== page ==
A.C. McCloud said...

Same here. It would have been nice to get their blessing and input. All the information presented here about Mr. Milanowycz was via open sources. Hopefully family members or friends will not take offense at 2996. I felt honored to be able to say a few words about this man.

Adele Milanowycz said...

This is an amazing tribute to my son.
Thank you very much. I have no words to express my graditute.

Angela Lovisolo Rodebaugh said...

I am '98 St. Joe's alum and remember Greg fondly - especially that smile! I think you did an awesome job with this rememberance

Ashley Milanowycz said...

Im gregs cousins ashley milanowycz his father is my dads brother me,Greg,Steve & my little sister taylor had MANY goodtimes together that i could never forget..im always thinking about him everyday..Also i bring his picture with me everywhere it stays in my wallet so when you open it up hes write there..i couldnt ask for the 2 best cousins in the world Greg & Steve.. GREG we miss you so much your always in are hearts & minds everyday every second.we love you & miss you!

A.C. McCloud said...

Folks,
I apologize that the comments on this thread got eliminated. I had issues with Haloscan back around Christmas and switched back to blogger comments, and it blew away all the previous Haloscan entries.

Anyway, most of the comments left on this blog (not to disparage the patrons) are about silly current events or politics and such, but not so on this thread. Therefore I transposed the comments from Haloscan into Blogger comments. To see what was in the old Haloscan comments (no guarantee it will work) click here

Drew said...

Wonderful Blog. I had the pleasure of knowing Greg and Steve and their family through Elementary and Junior High. Countless hours of baseball, football and whatever else we could do outside. It was a pleasure knowing him. An amazing family and Greg and his family are always in the Cranford faithful's hearts and minds no matter how far we travel.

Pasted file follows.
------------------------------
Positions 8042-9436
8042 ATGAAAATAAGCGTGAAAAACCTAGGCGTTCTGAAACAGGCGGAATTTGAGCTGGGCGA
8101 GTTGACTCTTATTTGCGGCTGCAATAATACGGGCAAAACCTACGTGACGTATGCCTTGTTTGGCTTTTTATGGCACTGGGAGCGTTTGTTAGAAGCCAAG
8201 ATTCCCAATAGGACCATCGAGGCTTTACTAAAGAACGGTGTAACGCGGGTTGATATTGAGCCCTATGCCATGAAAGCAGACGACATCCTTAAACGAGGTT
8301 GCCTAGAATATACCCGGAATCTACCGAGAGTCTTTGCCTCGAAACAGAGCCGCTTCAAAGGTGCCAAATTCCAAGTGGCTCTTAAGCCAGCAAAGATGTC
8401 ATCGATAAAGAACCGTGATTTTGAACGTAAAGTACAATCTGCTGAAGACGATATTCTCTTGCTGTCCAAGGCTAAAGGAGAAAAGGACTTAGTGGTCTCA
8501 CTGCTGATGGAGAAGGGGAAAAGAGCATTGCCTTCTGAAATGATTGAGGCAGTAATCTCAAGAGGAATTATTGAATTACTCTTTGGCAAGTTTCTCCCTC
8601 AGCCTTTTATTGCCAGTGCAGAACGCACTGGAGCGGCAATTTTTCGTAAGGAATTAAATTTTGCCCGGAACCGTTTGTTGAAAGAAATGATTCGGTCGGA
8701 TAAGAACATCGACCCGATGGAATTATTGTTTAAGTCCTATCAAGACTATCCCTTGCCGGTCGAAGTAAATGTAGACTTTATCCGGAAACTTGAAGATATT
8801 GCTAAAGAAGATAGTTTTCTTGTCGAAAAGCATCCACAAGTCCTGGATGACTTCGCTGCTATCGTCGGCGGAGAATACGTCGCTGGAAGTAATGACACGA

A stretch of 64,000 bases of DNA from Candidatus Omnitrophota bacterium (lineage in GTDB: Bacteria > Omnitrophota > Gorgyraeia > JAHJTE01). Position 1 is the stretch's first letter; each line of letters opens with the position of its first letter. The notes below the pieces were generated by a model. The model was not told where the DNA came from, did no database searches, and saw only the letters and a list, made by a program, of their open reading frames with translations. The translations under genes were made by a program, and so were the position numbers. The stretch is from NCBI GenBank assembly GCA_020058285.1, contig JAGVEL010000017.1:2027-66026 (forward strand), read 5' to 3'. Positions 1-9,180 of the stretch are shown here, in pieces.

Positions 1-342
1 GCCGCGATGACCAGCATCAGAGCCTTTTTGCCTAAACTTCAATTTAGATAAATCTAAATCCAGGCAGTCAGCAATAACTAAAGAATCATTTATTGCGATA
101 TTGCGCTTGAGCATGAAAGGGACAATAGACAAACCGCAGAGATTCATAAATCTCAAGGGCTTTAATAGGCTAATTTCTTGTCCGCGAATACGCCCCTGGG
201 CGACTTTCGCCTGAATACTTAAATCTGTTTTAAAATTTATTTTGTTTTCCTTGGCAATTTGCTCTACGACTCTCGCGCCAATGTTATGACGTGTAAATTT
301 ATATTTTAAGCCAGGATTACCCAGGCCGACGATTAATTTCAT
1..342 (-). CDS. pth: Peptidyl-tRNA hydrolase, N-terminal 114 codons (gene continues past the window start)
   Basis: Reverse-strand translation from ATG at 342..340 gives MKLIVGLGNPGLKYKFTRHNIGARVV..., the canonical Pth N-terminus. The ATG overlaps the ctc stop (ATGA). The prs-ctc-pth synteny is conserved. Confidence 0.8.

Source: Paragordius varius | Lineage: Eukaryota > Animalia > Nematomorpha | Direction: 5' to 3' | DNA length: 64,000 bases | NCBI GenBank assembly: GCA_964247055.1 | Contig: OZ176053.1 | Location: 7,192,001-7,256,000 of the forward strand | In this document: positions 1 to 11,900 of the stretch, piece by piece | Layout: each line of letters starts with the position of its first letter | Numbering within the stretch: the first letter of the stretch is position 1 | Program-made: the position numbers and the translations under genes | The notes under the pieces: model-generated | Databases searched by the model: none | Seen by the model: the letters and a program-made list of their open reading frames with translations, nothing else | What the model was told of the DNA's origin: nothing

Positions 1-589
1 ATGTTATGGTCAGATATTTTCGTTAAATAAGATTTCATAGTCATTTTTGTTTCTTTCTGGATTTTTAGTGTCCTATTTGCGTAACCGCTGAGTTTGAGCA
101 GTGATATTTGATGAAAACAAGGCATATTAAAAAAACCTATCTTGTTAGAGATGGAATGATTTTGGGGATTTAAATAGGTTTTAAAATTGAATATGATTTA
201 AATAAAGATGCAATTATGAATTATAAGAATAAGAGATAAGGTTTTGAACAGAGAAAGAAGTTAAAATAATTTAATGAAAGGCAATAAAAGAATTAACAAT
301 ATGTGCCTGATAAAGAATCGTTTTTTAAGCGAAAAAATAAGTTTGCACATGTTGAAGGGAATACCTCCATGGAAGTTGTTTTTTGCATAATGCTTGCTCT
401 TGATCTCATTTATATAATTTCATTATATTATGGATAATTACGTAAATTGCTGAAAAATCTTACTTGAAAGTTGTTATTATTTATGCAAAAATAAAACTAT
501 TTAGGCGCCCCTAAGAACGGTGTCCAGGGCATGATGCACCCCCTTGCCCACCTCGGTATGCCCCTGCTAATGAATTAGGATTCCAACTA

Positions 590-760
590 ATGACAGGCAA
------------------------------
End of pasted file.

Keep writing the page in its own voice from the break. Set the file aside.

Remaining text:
Anonymous said...

I first heard Greg's story in my freshman year of college, and since then his memory has been permanently inked in my mind. I never had the privilege of meeting Greg, but as a fellow Hawk & Saint Joseph's University alum, I feel connected to Greg in that sense. I am honored & very grateful to be a recipient of Greg's memorial scholarship, & to have met Greg's wonderful parents. I think about Greg often, & I send my thoughts & prayers to his family & friends always.

D. Thomas said...

I met Greg when I was about 7yrs old during my 1st year of playing soccer in Cranford with both he and his brother Steve. He was a very pleasant and fun person to be around. I remember his mother and father both being wonderful people as well. This is just a brief reflection of my 1st encounter with this great person.

Never forgotten!

Anonymous said...

I only knew Greg for about six months prior to the 9/11/2001 attacks, but had played golf with him on at least eight occasions in that time (right up to the weekend prior to the attacks). He was a joy to know and with whom to play golf. We still hold a Gregory Milanowycz Memorial Tournament in his name every year as near to September 11 as possible, and have raised tens of thousands of dollars for the Scholarship Fund in Greg's name at St. Joseph's University. His memory certainly lives on and shines brightly among his golfing buddies, friends, and family!!!

Anonymous said...

I knew Greg and Steve growing up and I will always remember him and Steve trading sports cards especialy baseball cards every chance they had. Greg was always so happy and I will always remember his laugh and smile. I will never forget while delivering news papers to his street in the morning , the daily battle for the front seat of the car for the ride to school. I haven't talked to Greg since grade school but I miss him.